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Network World - I'm helping out a friend who owns a small business. He has Microsoft 2003 Server and all of the networking has been set up.
He has about 6 PCs connected to the server and several NetGear routers with a Linksys port switch. He wants to go wireless.
How or where would the wireless router plug into since there's no modem? Most wireless routers require you to plug the Internet
into the wireless router, then the wireless router into the server. Does that still apply here?
-- Crit Harrison.
You can go wireless without having a modem in place. The WAN connection, which is where you would normally connect to a cable or DSL modem, can plug into the existing network that is in place. Depending on the firewall functionality that is in the wireless router, you may run into a problem talking to the Microsoft server. If that is the case, ylook for an option that changes the wireless router into an access point - or see what ports need to be opened up in the router to allow the Microsoft traffic through. Another option is to use a wireless access point which will have no firewall functionality that you will have to deal with.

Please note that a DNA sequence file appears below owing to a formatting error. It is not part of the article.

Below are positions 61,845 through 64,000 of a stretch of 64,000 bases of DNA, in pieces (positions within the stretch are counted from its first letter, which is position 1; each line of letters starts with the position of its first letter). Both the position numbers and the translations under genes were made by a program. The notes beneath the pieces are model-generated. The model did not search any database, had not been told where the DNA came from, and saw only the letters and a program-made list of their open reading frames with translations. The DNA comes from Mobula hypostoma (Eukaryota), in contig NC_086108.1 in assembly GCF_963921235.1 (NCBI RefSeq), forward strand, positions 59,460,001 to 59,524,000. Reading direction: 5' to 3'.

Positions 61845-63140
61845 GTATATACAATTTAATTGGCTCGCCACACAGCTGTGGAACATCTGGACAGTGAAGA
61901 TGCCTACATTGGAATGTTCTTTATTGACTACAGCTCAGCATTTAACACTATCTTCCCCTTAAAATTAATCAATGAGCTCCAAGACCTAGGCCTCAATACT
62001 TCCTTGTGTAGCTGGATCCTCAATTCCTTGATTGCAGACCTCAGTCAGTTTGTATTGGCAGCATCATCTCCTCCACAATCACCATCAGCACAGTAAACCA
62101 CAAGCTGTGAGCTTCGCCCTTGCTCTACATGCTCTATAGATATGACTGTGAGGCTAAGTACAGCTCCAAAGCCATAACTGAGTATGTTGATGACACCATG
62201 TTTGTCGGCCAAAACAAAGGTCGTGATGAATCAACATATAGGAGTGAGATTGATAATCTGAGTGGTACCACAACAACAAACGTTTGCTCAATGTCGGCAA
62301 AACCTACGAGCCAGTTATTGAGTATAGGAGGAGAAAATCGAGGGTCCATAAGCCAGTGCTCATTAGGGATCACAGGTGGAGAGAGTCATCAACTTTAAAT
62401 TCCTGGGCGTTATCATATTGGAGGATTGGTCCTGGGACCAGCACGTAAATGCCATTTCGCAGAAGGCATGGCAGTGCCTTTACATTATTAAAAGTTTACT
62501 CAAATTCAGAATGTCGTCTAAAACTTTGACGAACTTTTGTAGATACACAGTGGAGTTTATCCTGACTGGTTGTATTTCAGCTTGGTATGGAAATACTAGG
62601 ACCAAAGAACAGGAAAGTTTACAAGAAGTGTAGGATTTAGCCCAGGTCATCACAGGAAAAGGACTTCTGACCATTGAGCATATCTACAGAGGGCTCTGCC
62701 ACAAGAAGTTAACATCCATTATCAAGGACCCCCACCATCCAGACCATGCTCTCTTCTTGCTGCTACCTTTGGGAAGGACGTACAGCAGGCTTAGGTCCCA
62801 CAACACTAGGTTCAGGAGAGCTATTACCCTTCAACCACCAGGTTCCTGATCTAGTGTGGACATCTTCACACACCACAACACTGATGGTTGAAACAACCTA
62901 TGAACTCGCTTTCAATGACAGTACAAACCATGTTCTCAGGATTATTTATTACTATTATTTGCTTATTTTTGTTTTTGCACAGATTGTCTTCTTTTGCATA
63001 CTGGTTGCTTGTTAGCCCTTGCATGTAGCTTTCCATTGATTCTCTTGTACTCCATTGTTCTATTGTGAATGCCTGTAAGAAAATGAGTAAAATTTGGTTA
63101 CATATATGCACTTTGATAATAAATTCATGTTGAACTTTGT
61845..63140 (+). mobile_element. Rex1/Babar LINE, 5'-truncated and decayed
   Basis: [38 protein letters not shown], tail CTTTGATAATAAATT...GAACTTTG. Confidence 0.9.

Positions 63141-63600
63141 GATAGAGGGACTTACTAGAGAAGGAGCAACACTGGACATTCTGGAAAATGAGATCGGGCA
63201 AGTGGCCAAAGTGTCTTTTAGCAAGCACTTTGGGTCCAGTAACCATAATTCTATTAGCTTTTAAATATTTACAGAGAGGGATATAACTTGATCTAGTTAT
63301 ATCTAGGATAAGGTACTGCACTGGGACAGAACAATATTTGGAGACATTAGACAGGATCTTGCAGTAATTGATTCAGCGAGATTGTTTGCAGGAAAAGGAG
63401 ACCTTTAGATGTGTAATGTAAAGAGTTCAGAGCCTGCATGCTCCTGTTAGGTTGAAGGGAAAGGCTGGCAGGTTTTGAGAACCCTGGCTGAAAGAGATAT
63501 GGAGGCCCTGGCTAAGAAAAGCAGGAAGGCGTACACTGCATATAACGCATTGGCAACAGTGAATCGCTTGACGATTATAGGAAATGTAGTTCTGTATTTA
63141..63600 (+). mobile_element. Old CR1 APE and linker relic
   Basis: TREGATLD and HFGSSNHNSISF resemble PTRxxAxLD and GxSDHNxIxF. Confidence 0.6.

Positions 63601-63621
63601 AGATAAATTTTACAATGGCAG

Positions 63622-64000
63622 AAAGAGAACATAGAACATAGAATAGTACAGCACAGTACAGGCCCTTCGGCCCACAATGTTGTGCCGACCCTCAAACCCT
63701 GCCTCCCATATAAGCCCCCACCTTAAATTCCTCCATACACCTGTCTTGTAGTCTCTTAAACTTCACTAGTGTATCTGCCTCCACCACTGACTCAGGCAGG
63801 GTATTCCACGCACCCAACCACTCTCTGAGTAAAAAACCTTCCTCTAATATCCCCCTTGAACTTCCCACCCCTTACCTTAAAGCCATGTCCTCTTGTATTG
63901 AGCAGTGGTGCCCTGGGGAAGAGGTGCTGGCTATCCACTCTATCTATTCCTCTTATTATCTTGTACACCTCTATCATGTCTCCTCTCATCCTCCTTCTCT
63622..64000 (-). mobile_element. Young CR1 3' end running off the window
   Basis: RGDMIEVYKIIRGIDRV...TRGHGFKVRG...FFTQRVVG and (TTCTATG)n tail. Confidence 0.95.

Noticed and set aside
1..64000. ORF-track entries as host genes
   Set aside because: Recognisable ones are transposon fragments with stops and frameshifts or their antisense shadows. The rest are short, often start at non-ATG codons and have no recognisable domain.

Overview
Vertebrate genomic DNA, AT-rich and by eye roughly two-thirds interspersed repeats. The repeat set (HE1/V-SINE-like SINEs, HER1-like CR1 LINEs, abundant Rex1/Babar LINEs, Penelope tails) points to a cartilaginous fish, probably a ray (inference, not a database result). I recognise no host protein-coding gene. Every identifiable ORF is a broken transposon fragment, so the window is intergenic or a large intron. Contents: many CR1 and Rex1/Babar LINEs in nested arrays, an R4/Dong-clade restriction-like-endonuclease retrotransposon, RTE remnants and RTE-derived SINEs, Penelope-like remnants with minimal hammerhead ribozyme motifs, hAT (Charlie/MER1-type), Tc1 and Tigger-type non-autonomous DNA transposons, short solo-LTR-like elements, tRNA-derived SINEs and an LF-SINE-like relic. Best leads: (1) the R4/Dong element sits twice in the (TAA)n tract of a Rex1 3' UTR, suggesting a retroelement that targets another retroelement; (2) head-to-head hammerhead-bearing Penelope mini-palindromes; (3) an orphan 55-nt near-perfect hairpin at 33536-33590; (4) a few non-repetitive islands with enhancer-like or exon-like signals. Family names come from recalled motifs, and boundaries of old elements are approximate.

Use the system scanning function in the wireless software to see what other systems are in the area so that you can avoid the channels they are using. Depending on the ability of the wireless routers/access points that you have, it might be worth spending a little money on directional antennas so that your friend doesn't turn himself into an ISP for the immediate area when he does get an Internet connection - and to protect his server from prying eyes.
Make sure the latest firmware is installed on the wireless router/access points. If you do nothing else, change the SSID to something other than factory default and PLEASE PLEASE change the administrative password or everything can be undone before you are finished setting it up. It may take an update of the drivers for the wireless cards on the laptops your friend wants to use but try to use WPA2 with a good encryption key. If someone is going to break in, they probably will given enough time but you don't have to make it easy for them.
Read more about small business networking in Network World's Small Business Networking section.